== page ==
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Old or new home - which offers more value?

You've decided to buy a house - should it be an old or new one?

"Different costs are associated with old and new houses," says Chartered Accountant Glenn Collins, Partner with Welch & Company LLP in Belleville.

Do your homework and determine your priorities, advises Chartered Accountant Silvano Zamparo, Partner, Collins Barrow (Vaughan) LLP in Concord.

"A house is the largest single purchase you will ever make, so consider your lifestyle and what you really want – a neighbourhood or a house."

What are some of the different costs involved in purchasing an older versus a new home?canadian moneysaver, old homes, new homes

According to Collins, in an older home costs can be significant. They include ongoing maintenance, window and roof replacement, and updating insulation and the electrical system.

"Depending on the area, you may have a limited resale market because people are wary of extra costs. Before you sell, you may also have to upgrade certain systems, including water management and septic systems to conform with the current building code. Some municipalities and financial institutions are beginning to require these upgrades now.

"With new homes, financing may be easier to obtain. Builders often arrange mortgages as part of the sales process and offer higher ratio mortgages requiring less money down. In contrast, when purchasing an older home a 25-per-cent down payment is often required," advises Collins.

"Also becoming more common, especially in newer homes, is a 40-year amortization period – not the usual 20-or 25-year amortization – which means you pay more interest over the life of the mortgage. You may also encounter some unanticipated expenses, such as installing a driveway or landscaping your property, which can be very expensive."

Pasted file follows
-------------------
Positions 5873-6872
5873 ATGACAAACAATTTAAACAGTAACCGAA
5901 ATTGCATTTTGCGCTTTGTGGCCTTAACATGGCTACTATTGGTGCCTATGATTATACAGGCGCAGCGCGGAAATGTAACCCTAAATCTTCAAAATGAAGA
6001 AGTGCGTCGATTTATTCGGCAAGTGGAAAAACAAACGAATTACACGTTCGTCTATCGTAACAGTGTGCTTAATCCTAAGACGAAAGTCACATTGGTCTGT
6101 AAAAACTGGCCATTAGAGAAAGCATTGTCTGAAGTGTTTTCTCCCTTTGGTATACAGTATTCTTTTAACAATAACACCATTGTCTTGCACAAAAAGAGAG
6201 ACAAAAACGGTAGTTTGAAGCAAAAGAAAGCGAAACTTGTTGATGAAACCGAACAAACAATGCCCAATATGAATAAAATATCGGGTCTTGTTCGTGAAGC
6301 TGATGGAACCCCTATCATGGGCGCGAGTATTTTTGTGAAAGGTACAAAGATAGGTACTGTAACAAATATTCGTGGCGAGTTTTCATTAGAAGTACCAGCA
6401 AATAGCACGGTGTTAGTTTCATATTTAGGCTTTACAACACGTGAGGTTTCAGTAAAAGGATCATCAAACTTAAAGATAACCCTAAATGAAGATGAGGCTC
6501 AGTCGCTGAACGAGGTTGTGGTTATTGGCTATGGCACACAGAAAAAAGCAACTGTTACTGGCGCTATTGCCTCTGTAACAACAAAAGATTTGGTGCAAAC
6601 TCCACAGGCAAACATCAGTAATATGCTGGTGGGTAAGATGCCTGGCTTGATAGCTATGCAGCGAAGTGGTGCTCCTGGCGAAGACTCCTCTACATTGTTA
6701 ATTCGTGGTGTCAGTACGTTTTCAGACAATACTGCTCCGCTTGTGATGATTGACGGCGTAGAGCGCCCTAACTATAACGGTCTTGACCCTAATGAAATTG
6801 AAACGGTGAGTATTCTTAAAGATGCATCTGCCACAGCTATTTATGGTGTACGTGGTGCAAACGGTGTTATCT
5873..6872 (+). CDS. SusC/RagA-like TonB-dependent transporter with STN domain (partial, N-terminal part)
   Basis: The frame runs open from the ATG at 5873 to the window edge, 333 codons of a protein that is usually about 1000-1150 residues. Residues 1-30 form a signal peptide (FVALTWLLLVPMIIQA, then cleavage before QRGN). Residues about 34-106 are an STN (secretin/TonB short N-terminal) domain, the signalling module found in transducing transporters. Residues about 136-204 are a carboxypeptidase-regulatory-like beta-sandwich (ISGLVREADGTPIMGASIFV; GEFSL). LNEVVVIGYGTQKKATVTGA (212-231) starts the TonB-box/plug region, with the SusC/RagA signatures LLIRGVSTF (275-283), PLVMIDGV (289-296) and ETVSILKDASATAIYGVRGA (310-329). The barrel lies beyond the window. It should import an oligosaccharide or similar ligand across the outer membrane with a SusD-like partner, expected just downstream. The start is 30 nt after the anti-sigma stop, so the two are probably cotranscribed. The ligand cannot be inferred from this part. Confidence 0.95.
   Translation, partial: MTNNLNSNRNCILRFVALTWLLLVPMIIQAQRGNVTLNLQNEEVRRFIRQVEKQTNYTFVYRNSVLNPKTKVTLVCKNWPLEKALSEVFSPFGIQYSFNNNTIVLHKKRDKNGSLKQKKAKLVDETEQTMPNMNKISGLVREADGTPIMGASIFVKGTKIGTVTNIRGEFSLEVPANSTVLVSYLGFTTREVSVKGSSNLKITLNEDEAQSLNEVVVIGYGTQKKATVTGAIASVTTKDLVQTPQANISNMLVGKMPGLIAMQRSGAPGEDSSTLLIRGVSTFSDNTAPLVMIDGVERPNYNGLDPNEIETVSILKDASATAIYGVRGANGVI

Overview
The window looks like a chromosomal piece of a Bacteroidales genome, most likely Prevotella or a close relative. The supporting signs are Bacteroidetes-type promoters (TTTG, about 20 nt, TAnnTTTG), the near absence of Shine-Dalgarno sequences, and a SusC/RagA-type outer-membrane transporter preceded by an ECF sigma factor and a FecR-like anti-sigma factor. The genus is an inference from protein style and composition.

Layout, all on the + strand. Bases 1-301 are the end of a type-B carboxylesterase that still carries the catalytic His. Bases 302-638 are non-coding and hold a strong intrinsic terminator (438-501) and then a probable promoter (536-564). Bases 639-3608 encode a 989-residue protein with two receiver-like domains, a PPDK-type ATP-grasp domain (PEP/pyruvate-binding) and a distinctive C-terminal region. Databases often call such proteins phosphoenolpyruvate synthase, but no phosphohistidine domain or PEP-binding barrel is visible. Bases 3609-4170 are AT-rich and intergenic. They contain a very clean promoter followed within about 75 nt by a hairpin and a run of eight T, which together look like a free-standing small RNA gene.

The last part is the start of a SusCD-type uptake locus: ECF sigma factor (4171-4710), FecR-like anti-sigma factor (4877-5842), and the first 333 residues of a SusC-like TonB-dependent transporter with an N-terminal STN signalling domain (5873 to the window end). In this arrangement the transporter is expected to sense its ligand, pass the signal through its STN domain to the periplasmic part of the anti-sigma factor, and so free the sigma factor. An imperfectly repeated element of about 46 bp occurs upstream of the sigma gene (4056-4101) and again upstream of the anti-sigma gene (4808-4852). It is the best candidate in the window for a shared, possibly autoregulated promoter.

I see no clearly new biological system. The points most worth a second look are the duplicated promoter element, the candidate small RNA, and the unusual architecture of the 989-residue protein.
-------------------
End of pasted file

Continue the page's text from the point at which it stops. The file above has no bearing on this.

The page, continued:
Zamparo explains that it's important to look at the big picture and consider your lifestyle.

"With a new home, you should be confident you are purchasing a top quality home with all the latest technology and built-in compliance with the Ontario Building Code, which is very stringent. The higher the price point, the better the quality home and neighbourhood.

"There are also risks in buying a new home. The plans may be impressive, but you don't know who your neighbours will be, which could lead to a financial risk down the road. You can always update your house but not the neighbourhood," cautions Zamparo.

"If it is a home in a new subdivision, no infrastructure is in place – including schools, parks, public transportation and shopping malls. You will also pay GST on a new home, which will add to your costs.

"Once you've determined your priorities, then look at your budget," advises Zamparo.

There is some good news. Part of the GST paid on your new home may qualify for a GST rebate, and if you are one of those people who spent a lot of money fixing up your old home, there is also a potential GST rebate waiting for you.

In the final analysis, costs are only one consideration – because buying a home, old or new, is a personal and emotional decision.

For further information, contact a Chartered Accountant.

Brought to you by the Institute of Chartered Accountants of Ontario.

Brought to you by the Institute of Chartered Accountants of Ontario.


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